Can a Vegan Diet Make Me a Better Athlete?
What Are Top Athletes Eating?
The 2016 Olympics have come and gone, but they may have gotten some of us inspired to become more fit or make lifestyle changes to increase our own athletic performance.
An in-depth look at what athletes are doing both off the field and in the kitchen may shed light on how you can become a better athlete or just a healthier individual. As a registered dietitian, I have seen a big trend for top athletes to transition to a plant-based diet in the past decade. What is a plant-based diet? It's a diet that is primarily based on fruits, vegetables, whole grains, legumes, and tubers (root vegetables). It excludes meat, dairy products, eggs and highly refined foods like processed oils, refined sugars and bleached flour.
Which athletes eat this diet?
- Take Team USA's only qualifying male weightlifter, Kendrick Farris, for example. Since transitioning to a vegan diet two years ago, Farris was able to move up a weight class and set a new record by lifting 800 lbs at the Olympics.
- As an endurance athlete and ultra-marathon runner, Scott Jurek has competed in and won countless ultra marathons and set the thru-record for the Appalachian Trail last year. Scott has consumed a plant-based diet for 17 years and attributes his quick recovery times, lack of inflammation, and overall speed to his diet.
- Rich Roll has been named one of the fittest men by Men's Magazine, competed in many triathlons, and has become an outspoken advocate for the benefits of a plant-based diet for athletes.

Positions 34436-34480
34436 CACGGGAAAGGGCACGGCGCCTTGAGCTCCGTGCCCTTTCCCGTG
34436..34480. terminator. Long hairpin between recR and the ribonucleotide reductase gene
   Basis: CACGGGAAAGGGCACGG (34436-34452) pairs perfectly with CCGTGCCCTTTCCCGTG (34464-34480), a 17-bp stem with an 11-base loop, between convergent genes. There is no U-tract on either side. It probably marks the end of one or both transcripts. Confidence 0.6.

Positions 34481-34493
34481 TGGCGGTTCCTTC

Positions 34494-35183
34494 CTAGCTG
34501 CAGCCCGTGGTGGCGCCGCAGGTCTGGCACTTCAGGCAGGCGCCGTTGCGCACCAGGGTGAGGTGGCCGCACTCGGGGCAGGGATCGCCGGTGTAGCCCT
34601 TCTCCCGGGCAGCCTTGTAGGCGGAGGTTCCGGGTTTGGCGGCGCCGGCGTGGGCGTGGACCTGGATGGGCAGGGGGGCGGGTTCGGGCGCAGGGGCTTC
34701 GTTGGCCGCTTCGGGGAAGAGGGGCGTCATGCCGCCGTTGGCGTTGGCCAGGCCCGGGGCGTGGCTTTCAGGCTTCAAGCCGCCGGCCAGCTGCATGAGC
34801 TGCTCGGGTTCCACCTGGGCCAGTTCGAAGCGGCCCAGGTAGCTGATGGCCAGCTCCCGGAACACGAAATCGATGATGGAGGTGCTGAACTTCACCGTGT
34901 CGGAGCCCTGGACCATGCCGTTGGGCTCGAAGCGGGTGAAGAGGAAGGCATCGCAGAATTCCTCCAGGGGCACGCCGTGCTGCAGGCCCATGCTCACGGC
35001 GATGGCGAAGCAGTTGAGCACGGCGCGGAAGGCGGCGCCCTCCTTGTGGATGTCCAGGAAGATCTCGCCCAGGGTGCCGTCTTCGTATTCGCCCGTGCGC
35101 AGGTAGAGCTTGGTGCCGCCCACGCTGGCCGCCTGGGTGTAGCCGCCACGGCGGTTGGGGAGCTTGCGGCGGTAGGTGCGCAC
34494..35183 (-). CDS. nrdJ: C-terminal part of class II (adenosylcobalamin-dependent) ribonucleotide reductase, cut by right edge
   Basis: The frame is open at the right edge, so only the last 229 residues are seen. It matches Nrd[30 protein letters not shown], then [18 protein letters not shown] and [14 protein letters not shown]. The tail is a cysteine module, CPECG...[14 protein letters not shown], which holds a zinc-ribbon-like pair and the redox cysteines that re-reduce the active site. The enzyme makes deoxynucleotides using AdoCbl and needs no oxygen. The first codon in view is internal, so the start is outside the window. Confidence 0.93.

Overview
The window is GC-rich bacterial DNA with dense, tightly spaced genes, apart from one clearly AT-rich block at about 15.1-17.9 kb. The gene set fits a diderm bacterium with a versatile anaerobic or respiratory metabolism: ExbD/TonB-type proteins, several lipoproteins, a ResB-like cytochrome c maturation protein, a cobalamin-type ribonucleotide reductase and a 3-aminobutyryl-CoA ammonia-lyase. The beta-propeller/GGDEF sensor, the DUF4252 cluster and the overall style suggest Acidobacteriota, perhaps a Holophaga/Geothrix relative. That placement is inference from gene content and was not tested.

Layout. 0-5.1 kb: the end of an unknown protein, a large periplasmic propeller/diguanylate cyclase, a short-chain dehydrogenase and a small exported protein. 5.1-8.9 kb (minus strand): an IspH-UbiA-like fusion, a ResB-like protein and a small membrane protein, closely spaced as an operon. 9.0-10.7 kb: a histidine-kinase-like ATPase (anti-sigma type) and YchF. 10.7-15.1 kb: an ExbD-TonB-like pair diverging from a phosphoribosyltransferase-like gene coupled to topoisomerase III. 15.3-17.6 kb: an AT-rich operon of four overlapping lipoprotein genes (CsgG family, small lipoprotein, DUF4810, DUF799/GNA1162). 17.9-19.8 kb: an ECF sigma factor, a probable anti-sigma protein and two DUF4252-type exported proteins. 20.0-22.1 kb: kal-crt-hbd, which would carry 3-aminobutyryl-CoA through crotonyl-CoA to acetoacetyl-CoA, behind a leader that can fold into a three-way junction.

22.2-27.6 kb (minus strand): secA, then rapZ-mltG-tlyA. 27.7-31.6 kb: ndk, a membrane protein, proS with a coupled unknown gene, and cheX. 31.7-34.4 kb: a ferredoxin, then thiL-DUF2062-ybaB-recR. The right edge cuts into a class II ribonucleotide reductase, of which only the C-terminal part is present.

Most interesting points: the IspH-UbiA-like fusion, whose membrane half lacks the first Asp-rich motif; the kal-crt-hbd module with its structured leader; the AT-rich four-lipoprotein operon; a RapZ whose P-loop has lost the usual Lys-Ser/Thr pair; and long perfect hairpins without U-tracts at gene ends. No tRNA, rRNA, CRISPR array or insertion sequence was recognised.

How can you make the same transition and what is it about vegan diets that makes athletes so successful?
Can You Make the Change?
Transitioning to a plant-based diet can seem hard at first because it goes against the grain of the typical American (Western) diet. Here are some easy tips or swaps you can make to take your primary diet from acidic to alkaline:
- Swap in beans or lentils for the protein portion of your meal
- Drink coconut milk instead of dairy milk
- Bolster your meals with green-leafy vegetables
- Consume fruit for dessert instead of other sugar sweetened snacks
- Swap in coconut oil in place of butter in recipes
- Consume more starchy vegetables instead of processed grains
How Does it Help?
The typical American (Western) diet is acidic. Some of the typically consumed acid forming foods include meats, dairy, processed foods, and soda. Conversely, a plant-based diet is alkaline-forming and packed with higher nutrient density (naturally occurring vitamins, minerals, and antioxidants). Some of the high-alkaline foods include: dark green leafy vegetables, avocados, peppers, tomatoes, seeds, coconut milks and oils, and grains like quinoa.
A theory behind why a plant-based diet may be so helpful in athletes can be summed up through the concept of pH balance. The pH spectrum can go from 1-very acidic to 14-the most alkaline. The body is constantly trying to maintain a pH between 7.35-7.45. It’s important you understand that foods you eat will not change the pH of your blood. Your body has safety mechanisms in place to ensure you never deviate from the healthy pH range. But, when you consume high alkaline foods your body can effortlessly maintain it’s optimal pH.
High intensity workouts or fitness activities can also cause stress and inflammation in the body (lactic acid is an example of an exercise-induced acid in the body). When you consume high acidity foods or induce stress on the body through physical activity, the body must buffer these acids to maintain homeostasis. In a high-intensity athlete, alkaline foods can decrease the body’s workload because foods ingested are closer to the optimal pH level. A shorter recovery time can mean stronger training with less soreness and inflammation.
Schwalfenberg GK. The Alkaline Diet: Is There Evidence That an Alkaline pH Diet Benefits Health? Journal of Environmental and Public Health.
Sears B, Ricordi C. Anti-Inflammatory Nutrition as a Pharmacological Approach to Treat Obesity. Journal of Obesity. 2011;2011:431985.
Inflammation and Physical Activity
After heavy physical activity or exercise, do you suffer from inflammation and soreness that lasts more than one day?
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